Molecular Tumor Markers as a Tool for
Diagnosis, Prognosis, Prediction and Therapy
Hussein Abd Elhay Kaoud*
Full Professor, Cairo University, Egypt
Submission: August 21, 2017; Published: November 22, 2017
*Corresponding author: Hussein Abd Elhay Kaoud, Full Professor, Cairo University, Giza, Egypt, Email: [email protected]
How to cite this article: Hussein A E K. Molecular Tumor Markers as a Tool for Diagnosis, Prognosis, Prediction and Therapy of Tumors. J Tumor Med
Prev. 2017; 2(3): 555588. DOI: 10.19080/JTMP.2017.02.555588.
Molecular tumor markers can be produced directly by tumor or non tumor cells as a response to the presence of a tumor. Most tumor markers are tumor antigens but not all tumor antigens can be used as tumor markers. Molecular markers are diagnostic, prognostic or predictive. The article discussed the Molecular tumor markers; significance of each markers and its role in diagnosis, prognosis and prediction of tumor and tests used (Figure 1).
Novel molecular markers are being developed with the increasing understanding of the molecular environment of the cancer cell and other pathological cells. Most tumor markers are tumor antigens, but not all tumor antigens can be used as tumor markers. Biomarkers can determine the appropriate dose in the early stages of a new antidepressant medication for cancer clinical development. They also help determine who to treat, how aggressively to treat and which candidates are likely to respond to a particular drug, and the dose is most effective. Theranostic, use a combination of diagnosis and therapy sessions, and can be different perception. Imaging can be used to track drug delivery within the body. However, imaging can also be used to activate the drug release from the outside, by an external stimulus. These external influences to be laser light, temperature or ultrasound, for example.
Cancer is a multigene disease (cluster of diseases) which arises as a result of mutational & this contributes to development of cancer genotype. It involves alteration of three main classes of genes:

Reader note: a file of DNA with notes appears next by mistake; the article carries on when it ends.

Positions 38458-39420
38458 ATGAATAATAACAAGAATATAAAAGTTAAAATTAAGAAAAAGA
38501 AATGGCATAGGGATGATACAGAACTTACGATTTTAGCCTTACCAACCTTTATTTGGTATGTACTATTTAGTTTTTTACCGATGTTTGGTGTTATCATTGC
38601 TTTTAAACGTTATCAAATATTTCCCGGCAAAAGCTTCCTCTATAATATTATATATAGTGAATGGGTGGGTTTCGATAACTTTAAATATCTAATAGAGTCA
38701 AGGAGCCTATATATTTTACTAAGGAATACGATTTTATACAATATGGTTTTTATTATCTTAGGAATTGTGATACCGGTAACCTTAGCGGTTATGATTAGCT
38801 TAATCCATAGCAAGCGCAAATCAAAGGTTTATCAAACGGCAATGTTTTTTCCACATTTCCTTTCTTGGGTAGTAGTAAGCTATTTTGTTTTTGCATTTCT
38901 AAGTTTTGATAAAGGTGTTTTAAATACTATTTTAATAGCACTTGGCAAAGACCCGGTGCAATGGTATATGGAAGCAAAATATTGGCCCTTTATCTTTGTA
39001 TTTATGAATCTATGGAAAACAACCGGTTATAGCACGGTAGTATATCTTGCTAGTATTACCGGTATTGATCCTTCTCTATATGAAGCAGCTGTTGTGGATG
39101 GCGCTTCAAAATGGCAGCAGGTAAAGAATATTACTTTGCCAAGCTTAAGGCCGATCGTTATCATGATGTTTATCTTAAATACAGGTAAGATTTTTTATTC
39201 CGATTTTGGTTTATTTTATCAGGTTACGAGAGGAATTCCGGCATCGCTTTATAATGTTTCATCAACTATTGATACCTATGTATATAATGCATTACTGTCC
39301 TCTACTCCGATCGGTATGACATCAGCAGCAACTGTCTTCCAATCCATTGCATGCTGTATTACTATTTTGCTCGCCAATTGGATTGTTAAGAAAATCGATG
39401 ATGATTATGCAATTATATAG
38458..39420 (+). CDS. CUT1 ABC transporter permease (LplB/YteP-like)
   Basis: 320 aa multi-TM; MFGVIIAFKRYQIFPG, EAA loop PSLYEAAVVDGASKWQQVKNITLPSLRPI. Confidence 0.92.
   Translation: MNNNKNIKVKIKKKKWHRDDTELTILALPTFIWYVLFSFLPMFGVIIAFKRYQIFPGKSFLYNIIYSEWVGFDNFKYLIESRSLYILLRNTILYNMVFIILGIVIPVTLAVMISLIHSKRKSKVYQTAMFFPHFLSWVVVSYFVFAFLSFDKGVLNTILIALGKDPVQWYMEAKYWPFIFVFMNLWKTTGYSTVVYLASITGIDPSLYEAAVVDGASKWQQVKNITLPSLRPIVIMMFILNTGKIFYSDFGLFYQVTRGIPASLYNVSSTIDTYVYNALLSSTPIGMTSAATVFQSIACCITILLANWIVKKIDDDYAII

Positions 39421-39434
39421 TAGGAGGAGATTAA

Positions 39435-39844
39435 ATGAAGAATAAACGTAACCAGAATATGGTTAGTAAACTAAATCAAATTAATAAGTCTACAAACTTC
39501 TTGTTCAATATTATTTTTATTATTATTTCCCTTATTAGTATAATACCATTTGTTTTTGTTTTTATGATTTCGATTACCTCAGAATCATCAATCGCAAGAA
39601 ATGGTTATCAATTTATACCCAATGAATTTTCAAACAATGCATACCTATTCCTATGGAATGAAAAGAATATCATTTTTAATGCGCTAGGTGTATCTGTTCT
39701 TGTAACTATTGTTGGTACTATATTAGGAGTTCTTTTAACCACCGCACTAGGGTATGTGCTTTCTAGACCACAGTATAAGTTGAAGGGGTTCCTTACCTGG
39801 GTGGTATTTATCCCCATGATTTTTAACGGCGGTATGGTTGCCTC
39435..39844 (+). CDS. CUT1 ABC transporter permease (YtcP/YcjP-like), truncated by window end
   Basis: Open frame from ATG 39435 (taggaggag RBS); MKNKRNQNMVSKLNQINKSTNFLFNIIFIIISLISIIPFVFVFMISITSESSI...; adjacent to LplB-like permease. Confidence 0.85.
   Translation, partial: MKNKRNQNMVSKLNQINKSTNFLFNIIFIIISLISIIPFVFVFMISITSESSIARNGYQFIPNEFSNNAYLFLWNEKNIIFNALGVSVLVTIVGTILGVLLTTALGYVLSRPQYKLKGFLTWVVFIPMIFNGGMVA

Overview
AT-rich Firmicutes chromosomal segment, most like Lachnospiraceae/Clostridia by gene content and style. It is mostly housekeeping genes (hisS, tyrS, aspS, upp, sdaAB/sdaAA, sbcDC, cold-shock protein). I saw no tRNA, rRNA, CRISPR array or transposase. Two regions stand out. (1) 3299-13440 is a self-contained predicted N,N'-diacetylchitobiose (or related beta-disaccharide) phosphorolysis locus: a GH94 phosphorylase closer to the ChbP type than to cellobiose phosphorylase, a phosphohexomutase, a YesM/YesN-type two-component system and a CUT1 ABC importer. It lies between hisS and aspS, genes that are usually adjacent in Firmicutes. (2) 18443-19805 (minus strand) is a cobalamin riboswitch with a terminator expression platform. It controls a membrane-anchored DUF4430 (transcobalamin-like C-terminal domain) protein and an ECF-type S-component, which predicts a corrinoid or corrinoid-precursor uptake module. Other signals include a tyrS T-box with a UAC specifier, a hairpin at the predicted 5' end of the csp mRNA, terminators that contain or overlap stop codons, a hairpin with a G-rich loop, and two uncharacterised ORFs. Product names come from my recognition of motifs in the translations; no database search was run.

2) Tumor suppressor genes
3) DNA repair genes.
Epigenetic changes coupled with activation of complex signaling networks. And these alterations resist the naturaluphenotype & inherent death mechanisms embedded in cells (apoptosis) coupled with deregulation of cell proliferation events. These genetic alterations include gene rearrangements, point mutations and gene amplifications leading to disturbances in molecular pathways regulating cell growth, survival and can also be used for detection. When these changes manifest in majority of patients with specific type of tumor this can be used as tumor markers (Biomarkers). Metastasis and developing
targeted therapies besides predicting responses to treatment.
Molecular markers may be diagnostic, prognostic or predictive.
A tumor biomarker should be indicative of: Tumor
susceptibility of the patient- Severity or virulence of the tumor-
Prognosis of the disease- Tumor burden (Including metastasis).
They include a broad range of biochemical entities such as:
Nucleic acids, Proteins, Sugars, Lipids, Small metabolites,
Cytogenetic and cytokinetic parameters, Whole tumor cells and
Cancer stem cells.
On the basis of their chemical nature tumor markers can
be proteins, conjugated proteins, peptides or carbohydrates.
Proteins or conjugated proteins may be enzymes, hormones or
fragments of proteins and Sequencing of genes. Tumor markers
are usually classified into three categories: prognostic, predictive,
and pharmacodynamic  (Figure 2).
a) Deviations from diploid chromosomes to hypo and hyper
diploidy as well as aneuploidy noted in malignant tumors.
b) Enhanced cell proliferation, most important hall mark
of cancer can be assessed by flow cytometric analysis of DNA
c) Gene deletions can be discovered by PCR using
microsatellite probes to various chromosomes and sites.
d) Oncogenes are derived from proto-oncogenes that may
be activated by dominant mutations, insertions, deletions,
translocations, or inversions. Most oncogenes are associated
with hematologic malignancies, such as leukaemia and to lesser
extent solid tumors.
BRCA ashkenazi Jewish mutations: BRCA1 and BRCA2
are human genes that belong to a class of genes known as
tumor suppressors. Mutation of these genes has been linked to
hereditary breast and ovarian cancer. Genetic tests are available
to check for BRCA1 and BRCA2 mutations a blood sample is
required for these tests.
B-cell gene rearrangement: The B- and T-cell rearrangement
test can detect a monoclonal population of B- and T-cells. Strongly